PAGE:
Creating Compelling Characters

Plot is key, but not at the expense of character. We’ll go anywhere with a full character but question every move with a thin one.’

Jonny Geller, CEO of literary agency Curtis Brown

Creating unique and memorable characters is a must for every fiction writer. It’s what makes our stories interesting and resonate with the reader.

And for series writers, the strength of our characters is what makes the reader want to come back for more. Plot alone isn’t enough.

So how do you do it?

Come up with a good backstory? Through in a few quirks and a great car?

No.

To create a your readers will fall in love with you need to dig deeper:

1. Really know your character

I’m not just talking about his/her favourite colour or when his/her birthday is. You need to know your character as well as you know yourself.

To quote one of my favourite literary charactersAtticus from To Kill a Mockingbird– you need to:

Climb into someone’s skin and walk around in it

2. Use plot to define your character

Show how your character reacts to a difficult situation. Let your readers see him/her in action.

How someone deals with a problem tells us a lot about them AND it lets you ‘show not tell’ the reader what your character’s made of.

3. Create contradictions

Create interest through contradictions. A vegetarian who wears leather. A Buddhist serial killer. these are extreme examples, but you take the point.

In real life no-one is straight down the middle. Your characters shouldn’t be either.

4. Give your character flaws

It’s tempting to try and create ‘nice’ characters because we want our readers to like them. But actually characters with flaws are much more interesting, especially when those flaws get them into trouble.

Think Thomas Hardy here. His best loved characters were deeply flawed and those flaws ultimately lead to their downfall.

 

Editing Secrets

Three Editing Secrets to Improve Your Manuscript

You’ve done it! After months and months of hard work and sleepless nights, you’ve finally finished your first draft. Time to send it off to agents and publishers? Think again. This is where the hard work really starts.

Now it’s time to go back to your first page and begin all over again. It sounds soul destroying when put like that but actually turning your first draft into a polished manuscript can be the most rewarding part of the writing process.

Here are some tips about how to go about it:

  1. Take a Step Back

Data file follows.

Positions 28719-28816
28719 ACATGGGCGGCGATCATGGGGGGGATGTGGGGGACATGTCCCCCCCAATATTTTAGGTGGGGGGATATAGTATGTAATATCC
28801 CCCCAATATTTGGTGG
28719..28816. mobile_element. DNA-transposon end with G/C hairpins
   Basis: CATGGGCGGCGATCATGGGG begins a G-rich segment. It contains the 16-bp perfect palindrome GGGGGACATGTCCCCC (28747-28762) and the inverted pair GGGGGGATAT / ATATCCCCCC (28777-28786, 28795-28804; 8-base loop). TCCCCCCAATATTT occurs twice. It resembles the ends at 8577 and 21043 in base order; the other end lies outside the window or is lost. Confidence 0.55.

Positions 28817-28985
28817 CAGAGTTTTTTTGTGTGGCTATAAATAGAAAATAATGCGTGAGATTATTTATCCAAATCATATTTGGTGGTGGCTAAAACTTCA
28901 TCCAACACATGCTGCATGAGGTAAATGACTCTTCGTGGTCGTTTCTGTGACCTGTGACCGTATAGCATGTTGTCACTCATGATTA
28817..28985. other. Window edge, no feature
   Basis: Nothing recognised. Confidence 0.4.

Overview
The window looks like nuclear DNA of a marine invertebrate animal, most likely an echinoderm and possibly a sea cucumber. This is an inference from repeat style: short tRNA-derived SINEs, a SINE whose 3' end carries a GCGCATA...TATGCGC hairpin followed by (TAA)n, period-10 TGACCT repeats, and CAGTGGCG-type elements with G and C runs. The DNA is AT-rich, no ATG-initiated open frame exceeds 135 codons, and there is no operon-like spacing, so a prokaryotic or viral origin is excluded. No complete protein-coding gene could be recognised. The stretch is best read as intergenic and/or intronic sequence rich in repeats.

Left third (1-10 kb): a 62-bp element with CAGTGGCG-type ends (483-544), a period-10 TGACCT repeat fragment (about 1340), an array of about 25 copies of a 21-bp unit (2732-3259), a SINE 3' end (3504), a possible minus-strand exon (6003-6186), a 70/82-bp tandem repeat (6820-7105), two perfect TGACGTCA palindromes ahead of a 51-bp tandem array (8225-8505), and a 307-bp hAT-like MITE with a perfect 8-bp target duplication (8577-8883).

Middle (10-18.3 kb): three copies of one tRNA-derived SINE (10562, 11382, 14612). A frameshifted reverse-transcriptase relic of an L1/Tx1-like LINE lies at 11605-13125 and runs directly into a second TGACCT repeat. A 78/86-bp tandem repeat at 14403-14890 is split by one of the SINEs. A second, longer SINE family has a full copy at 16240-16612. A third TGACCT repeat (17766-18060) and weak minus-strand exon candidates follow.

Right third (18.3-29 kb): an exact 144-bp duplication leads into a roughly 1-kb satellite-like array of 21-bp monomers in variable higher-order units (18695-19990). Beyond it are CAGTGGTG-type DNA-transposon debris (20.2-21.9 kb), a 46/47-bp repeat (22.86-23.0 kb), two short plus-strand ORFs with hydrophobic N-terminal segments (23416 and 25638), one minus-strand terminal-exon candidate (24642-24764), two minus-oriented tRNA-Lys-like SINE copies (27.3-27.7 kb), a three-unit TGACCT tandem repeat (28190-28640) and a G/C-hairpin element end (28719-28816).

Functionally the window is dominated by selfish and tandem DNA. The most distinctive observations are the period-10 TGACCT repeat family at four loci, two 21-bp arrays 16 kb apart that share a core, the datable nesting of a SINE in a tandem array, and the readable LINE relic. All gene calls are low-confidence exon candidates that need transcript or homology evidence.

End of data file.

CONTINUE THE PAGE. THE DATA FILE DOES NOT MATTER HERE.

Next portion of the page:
To be objective you might want to step away from your novel for a while. This is the time to go on long walks or out for lazy lunches. Not only do you deserve the break, it will also give you the chance to come back to your work with a fresh pair of eyes.

  1. Read Your Manuscript in One Sitting

This may sound daunting but it will enable you to see the bigger picture. Instead of worrying about individual sentences, assess your novel in its entirety. By reading it in one go you’ll spot plot and character inconsistencies as well as passages that need tightening.

  1. Question, Question and Question

Does the novel have a clear beginning, middle and end? Are the characters engaging and three dimensional? Are they driving your plot or vice versa? Is there enough conflict? What does your protagonist want? What are the barriers to them achieving their goal?

By looking at your novel in this way, through the eyes or a reader rather than a writer, you will end up with a manuscript that is nuanced and compelling.

And most importantly by taking the time to edit carefully you’ll end up with a piece of writing you can be truly proud of. Good luck!

Secret to Writing Great Dialogue

Struggling to make your dialogue authentic? Try eavesdropping. On the bus. In restaurants. Standing in line at the check-out. It doesn’t matter where you do it- just make sure you have a notebook handy.

Look for:

  • The pauses between the conversation, and where the speakers pick up and drop off from each other
  • How one person dominates or leads
  • Unusual expressions or contractions
  • How it flows

Earwigging on random conversations is a time-honoured technique used by countless well known writers.

As Charles Haas (screenwriter- Gremlins 2, Matinee and Over the Edge) said:

“I do pay attention to what people are saying. I think it’s a good writing technique because it builds up one’s ear for dialogue and vernacular.”

The most convincing dialogue comes from real people in real situations. By listening to how people talk to each other you can identify different speech patterns and come up with some great lines. Plus, if you’re a bit nosy like me, you can have a lot of fun too!

My favourite eavesdrop came a few weeks ago at a pub in Shepherd’s Bush.

‘I don’t fancy locust, babe,’ a man said into his cell-phone shaking his head and sleeving beer foam off his top lip.

I’ve no idea what they were talking about but I am glad I wasn’t invited round for supper.